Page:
As an alternative to the singular entry-exam, schools like THHS, Hunter College High School, Frank Sinatra School of the Arts High School, and Bard High School Early College, use special screens to admit their students. Factors taken into consideration through this particular admissions process can entail an audition for performing arts schools, a writing portfolio, attendance, state test scores, and grade-point averages. 

According to a study conducted by The Center for New York City Affairs at The New School, about 15 percent of high school students attended a screened school in the 2017-2018 school year, compared to the 6 percent that gained admission to specialized high schools through the SHSAT. Schools that implemented an academic screening system demonstrated “a considerably higher share of Black and Hispanic children, low-income children, and students with disabilities than do the SHSAT schools,” the study found. 

As a screened school, THHS decided to experiment with a new admissions method with the objective of diversifying the student population in 2021, adopting the New York City Department of Education’s (DOE) Diversity in Admissions initiative. The following year the DOE mandated a new method for screening, integrating a lottery process that is beyond the school’s control. 

The 2021 change came after the DOE called for a new process of admissions for the THHS class of 2025 in response to the challenges posed by the pandemic and distance learning on student development, in addition to the objective of promoting inclusivity. For that prospective incoming student body (the freshman class of this past school year), the school considered low-income students separately to account for 50 percent of accepted applicants. A ranking system remained in place as in previous years, however attendance was no longer considered and GPA carried greater heft. The most salient component of the new system was random selection: High-ranking low-income students were chosen arbitrarily to account for the first half of the admitted class, and the remaining other half of potential applicants were also randomly selected from both the top candidates in the low-income group and other students. DOE rules and regulations bar race, religion, ethnicity, or gender from being direct factors of consideration for admissions, but this new system was adopted in an indirect effort to increase diversity.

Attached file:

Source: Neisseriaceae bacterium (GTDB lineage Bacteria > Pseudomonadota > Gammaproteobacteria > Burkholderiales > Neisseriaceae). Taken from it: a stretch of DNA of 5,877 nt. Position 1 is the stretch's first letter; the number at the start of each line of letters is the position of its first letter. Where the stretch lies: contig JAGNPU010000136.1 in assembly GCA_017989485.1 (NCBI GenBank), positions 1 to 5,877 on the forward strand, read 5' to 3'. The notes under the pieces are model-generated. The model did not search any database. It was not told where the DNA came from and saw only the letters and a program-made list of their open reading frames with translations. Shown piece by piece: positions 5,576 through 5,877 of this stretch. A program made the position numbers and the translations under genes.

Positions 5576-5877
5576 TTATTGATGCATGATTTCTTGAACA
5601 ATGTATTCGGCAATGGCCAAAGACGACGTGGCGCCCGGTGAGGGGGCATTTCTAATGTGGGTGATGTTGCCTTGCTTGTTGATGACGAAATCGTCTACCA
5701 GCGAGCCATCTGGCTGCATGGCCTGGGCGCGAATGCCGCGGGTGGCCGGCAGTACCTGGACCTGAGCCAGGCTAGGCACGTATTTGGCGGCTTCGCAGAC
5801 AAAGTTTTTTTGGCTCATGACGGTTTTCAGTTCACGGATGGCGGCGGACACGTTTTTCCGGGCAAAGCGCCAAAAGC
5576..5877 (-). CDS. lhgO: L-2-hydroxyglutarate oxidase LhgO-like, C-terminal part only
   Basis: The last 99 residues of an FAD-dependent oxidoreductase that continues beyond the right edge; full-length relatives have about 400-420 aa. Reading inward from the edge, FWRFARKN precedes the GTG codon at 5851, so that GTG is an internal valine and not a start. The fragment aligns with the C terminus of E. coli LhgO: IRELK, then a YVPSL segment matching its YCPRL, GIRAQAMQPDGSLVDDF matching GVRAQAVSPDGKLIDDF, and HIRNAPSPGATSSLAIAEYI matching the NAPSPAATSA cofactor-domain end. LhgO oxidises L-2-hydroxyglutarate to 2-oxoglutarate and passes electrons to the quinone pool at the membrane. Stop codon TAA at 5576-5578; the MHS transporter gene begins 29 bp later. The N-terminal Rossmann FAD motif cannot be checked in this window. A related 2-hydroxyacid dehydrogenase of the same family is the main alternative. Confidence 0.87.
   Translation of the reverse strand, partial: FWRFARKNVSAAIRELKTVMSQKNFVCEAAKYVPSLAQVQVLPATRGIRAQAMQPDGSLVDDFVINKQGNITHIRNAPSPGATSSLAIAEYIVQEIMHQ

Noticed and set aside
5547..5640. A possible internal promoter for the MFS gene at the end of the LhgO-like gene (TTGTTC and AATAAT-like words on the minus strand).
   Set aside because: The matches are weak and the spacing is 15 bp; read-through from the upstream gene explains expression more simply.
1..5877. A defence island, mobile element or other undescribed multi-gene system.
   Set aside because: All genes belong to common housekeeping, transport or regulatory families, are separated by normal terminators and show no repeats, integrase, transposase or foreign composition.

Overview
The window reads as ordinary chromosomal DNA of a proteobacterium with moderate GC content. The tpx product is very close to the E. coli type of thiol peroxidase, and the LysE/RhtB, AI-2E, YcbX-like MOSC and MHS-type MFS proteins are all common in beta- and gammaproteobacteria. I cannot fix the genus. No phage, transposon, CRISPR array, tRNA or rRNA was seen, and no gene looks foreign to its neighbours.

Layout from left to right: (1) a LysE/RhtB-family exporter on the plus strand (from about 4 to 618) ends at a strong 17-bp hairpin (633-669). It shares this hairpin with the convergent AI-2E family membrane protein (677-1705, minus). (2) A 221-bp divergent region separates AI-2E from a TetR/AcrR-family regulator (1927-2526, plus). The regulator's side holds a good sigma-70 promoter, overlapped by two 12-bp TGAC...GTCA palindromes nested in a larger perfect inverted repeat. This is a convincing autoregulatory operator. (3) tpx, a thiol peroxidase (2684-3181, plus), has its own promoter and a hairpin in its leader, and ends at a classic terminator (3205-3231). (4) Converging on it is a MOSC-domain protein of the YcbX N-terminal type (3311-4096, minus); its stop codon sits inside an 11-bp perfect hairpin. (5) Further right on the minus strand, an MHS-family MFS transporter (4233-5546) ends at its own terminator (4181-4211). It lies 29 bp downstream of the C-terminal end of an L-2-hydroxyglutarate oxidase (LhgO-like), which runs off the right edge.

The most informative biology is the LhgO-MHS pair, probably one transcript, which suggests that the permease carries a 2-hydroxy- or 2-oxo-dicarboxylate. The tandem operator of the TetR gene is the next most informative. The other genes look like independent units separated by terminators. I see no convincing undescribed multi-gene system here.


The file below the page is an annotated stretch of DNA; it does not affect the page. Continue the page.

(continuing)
The applicants in the class of 2026 round of admissions underwent a similar lottery, save that the process for ranking students for admissions was decided centrally by the DOE and was mostly the same for all screened schools (based on a common rubric for all students). 

Notwithstanding these changes, this new admissions process has yielded modest changes. Last month, The New York Times reported that THHS “made 23 percent of its offers [this year] to Black and Latino students this spring, up from 16 percent last year.” 

These recent concerted efforts to diversify high school admissions have called into question the merits and limitations of screened methods in general. According to Dr. Caraballo, while screening presents multiple issues, a wider range of academic metrics involved in identifying prospective students through school screens offer more opportunities for underrepresented groups than initially acknowledged. Measures such as interviews and application materials give “a better sense of the whole student” and “help to make admissions more equitable,” she said. 

However, there are still considerable strides to be made with this approach since many students are discouraged from applying or accepting offers to selective schools out of fear that they “might not be supported” or “feel they might stand out in a way that makes them feel uncomfortable,” Dr. Caraballo said.

So what solutions are there?

“There are many things that can be done and they involve working on the school culture as a culture that would be able to recognize that academic rigor looks differently in different places. Academic rigor is not a neutral concept,” Dr. Caraballo said. 

In a similar vein, “So one thing is opportunity programs for kids who are coming from under-resourced or not very rigorous middle schools to prepare them for what rigor feels like,” Dr. Fine said. “We should be working with a very stretchy notion of rigor.” She suggests taking a wide range of non-academic factors into account, such as “deep student inquiry and a serious dedication to reading, writing, producing, speaking, researching, and analyzing.”